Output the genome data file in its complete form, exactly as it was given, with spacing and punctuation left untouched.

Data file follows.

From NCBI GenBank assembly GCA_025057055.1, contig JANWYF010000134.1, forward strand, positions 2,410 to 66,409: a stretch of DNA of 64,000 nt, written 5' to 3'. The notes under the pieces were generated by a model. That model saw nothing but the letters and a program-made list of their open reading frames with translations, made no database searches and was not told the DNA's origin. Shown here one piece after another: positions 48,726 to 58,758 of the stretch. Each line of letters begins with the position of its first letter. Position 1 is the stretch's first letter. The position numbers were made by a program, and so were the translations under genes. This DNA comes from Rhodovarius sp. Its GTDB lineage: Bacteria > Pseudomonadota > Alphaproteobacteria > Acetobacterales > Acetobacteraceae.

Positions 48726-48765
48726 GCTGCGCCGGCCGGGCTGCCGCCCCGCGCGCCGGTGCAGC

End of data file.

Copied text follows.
From NCBI GenBank assembly GCA_025057055.1, contig JANWYF010000134.1, forward strand, positions 2,410 to 66,409: a stretch of DNA of 64,000 nt, written 5' to 3'. The notes under the pieces were generated by a model. That model saw nothing but the letters and a program-made list of their open reading frames with translations, made no database searches and was not told the DNA's origin. Shown here one piece after another: positions 48,726 to 58,758 of the stretch. Each line of letters begins with the position of its first letter. Position 1 is the stretch's first letter. The position numbers were made by a program, and so were the translations under genes. This DNA comes from Rhodovarius sp. Its GTDB lineage: Bacteria > Pseudomonadota > Alphaproteobacteria > Acetobacterales > Acetobacteraceae.

Positions 48726-48765
48726 GCTGCGCCGGCCGGGCTGCCGCCCCGCGCGCCGGTGCAGC